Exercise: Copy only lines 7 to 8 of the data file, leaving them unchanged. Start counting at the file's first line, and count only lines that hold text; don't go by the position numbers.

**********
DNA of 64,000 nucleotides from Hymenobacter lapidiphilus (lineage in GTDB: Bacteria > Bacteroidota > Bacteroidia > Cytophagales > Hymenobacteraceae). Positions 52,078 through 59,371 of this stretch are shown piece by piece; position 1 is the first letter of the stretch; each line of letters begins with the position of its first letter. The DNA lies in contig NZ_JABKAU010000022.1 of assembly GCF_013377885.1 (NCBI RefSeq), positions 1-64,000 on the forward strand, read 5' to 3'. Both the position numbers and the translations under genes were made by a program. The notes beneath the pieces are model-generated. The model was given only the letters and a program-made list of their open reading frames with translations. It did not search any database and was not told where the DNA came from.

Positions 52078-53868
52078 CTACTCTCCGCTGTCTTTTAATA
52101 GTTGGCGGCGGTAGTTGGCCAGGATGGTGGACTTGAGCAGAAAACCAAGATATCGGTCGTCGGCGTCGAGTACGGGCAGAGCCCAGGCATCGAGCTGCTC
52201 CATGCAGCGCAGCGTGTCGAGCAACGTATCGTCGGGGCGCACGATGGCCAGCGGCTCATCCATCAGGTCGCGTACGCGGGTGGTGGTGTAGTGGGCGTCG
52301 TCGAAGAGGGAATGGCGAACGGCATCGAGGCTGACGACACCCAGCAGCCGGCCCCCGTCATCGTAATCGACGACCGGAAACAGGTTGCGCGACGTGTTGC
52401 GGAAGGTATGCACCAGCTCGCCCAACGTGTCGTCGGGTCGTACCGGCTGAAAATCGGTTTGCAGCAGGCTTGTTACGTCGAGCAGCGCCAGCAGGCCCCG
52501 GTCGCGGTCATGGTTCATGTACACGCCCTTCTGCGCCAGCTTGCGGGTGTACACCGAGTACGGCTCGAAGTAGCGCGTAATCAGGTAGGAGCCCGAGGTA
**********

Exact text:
52401 GGAAGGTATGCACCAGCTCGCCCAACGTGTCGTCGGGTCGTACCGGCTGAAAATCGGTTTGCAGCAGGCTTGTTACGTCGAGCAGCGCCAGCAGGCCCCG
52501 GTCGCGGTCATGGTTCATGTACACGCCCTTCTGCGCCAGCTTGCGGGTGTACACCGAGTACGGCTCGAAGTAGCGCGTAATCAGGTAGGAGCCCGAGGTA